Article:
Loyalty, pride and shame

Thursday, June 20, 2013

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One of the more discouraging features of our politics is the doling out of rewards, in the form of jobs and contracts, to loyalists of political parties when those parties form the Government.

Given the nature of our politics, we don't expect that this practice will end soon. However, the fact that political loyalty is more important than qualifications, experience or performance should not, we believe, prevent an appointee who has failed from resigning.

There's no doubt that being a loyal member of a political party gives people a sense of entitlement to positions which they are either not qualified to fill or are not competent to execute the duties. This entitlement is spawned by an attitude that working in a political campaign should be rewarded, as well as by avarice, narcissism and economic need.

What is it about working on a political campaign or being elected that makes people qualified for jobs? With what special qualities does political activity endow persons, enabling them to do jobs for which they have neither aptitude nor energy?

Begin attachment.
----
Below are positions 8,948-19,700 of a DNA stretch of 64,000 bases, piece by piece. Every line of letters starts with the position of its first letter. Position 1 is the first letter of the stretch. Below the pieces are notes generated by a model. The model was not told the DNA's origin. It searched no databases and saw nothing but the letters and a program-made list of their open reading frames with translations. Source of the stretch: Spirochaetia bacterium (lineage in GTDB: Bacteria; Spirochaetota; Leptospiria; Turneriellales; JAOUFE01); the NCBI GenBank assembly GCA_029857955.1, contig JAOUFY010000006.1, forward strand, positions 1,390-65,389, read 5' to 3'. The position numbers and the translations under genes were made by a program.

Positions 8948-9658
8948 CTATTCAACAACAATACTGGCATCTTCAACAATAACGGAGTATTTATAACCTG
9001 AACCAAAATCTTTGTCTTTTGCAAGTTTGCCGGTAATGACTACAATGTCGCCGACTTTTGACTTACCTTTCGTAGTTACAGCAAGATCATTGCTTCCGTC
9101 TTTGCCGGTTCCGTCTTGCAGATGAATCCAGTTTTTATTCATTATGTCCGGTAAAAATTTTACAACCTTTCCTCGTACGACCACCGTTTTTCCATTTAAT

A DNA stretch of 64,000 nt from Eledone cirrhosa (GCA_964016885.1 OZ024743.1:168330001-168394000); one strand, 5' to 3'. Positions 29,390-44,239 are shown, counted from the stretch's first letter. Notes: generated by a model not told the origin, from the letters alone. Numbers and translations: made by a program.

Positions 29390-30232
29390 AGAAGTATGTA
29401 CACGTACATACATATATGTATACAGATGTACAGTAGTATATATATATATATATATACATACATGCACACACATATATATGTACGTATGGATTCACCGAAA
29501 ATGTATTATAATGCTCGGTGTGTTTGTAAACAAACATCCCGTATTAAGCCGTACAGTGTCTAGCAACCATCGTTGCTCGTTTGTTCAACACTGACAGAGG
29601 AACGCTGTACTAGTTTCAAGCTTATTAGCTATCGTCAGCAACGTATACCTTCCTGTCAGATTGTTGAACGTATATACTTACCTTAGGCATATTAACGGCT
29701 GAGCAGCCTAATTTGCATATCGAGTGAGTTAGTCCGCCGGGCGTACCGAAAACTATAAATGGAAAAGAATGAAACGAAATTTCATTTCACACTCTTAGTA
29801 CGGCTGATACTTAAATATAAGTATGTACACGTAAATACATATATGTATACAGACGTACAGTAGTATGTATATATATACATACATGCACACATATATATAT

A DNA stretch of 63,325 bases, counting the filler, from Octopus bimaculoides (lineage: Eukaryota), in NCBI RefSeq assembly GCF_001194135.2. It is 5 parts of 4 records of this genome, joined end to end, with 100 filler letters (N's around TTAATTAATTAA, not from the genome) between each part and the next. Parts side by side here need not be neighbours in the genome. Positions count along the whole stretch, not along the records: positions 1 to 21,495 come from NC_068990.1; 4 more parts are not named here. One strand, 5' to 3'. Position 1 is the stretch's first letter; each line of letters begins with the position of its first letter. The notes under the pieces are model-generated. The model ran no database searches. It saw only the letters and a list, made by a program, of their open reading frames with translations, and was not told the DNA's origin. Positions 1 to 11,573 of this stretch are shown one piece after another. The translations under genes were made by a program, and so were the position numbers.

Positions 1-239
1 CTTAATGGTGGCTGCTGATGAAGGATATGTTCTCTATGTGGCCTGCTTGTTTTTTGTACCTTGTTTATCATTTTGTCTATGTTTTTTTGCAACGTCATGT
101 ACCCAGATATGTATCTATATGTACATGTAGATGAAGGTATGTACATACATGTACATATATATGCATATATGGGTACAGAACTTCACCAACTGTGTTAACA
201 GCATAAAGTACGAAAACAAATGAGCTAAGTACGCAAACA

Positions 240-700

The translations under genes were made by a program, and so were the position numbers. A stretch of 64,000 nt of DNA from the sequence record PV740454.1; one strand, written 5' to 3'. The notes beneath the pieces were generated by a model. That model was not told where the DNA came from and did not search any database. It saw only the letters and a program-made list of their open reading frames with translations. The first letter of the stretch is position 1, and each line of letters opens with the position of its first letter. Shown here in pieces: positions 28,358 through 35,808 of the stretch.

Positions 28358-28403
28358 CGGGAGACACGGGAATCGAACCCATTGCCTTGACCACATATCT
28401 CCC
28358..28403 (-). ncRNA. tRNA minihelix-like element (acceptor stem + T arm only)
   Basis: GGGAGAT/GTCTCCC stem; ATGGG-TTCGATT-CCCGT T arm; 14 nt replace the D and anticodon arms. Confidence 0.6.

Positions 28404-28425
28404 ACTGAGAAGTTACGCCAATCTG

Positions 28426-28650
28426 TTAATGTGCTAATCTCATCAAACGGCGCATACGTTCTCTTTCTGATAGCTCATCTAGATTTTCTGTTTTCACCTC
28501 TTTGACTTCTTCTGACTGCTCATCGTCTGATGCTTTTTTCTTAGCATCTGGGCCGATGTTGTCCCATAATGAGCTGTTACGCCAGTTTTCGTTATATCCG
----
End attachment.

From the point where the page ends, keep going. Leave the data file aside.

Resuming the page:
To be fair, the appointment of inappropriate persons to jobs and their retention must not be blamed entirely on the supplicant. The blame must be shared by political leaders who also embrace the general rule that the ultimate guarantee of placement and security of tenure is to be loyal to the party leader.

We get the feeling that adherence to political philosophy, party principles and genuine fraternity are secondary concerns in a system that facilitates political leaders who can only energise party members by dangling the prospect of jobs.

In this sort of political jungle, it is unfortunate, but understandable, that you cannot find people who want to give service with the sole goal of nation-building.

What is difficult to understand is why is it that when political appointees are not performing or have committed serious errors they are not removed from office or are told to resign?

Is there no shame by either the appointee or the person who made the appointment? No sense of justice? No desire to do better?

It seems that political leaders and political appointees are oblivious to embarrassment. Indeed, the more public opprobrium, the more it is necessary for political leaders to demonstrate their appreciation for loyalty and to defend the infallibility of the decision to appoint the loyalist.




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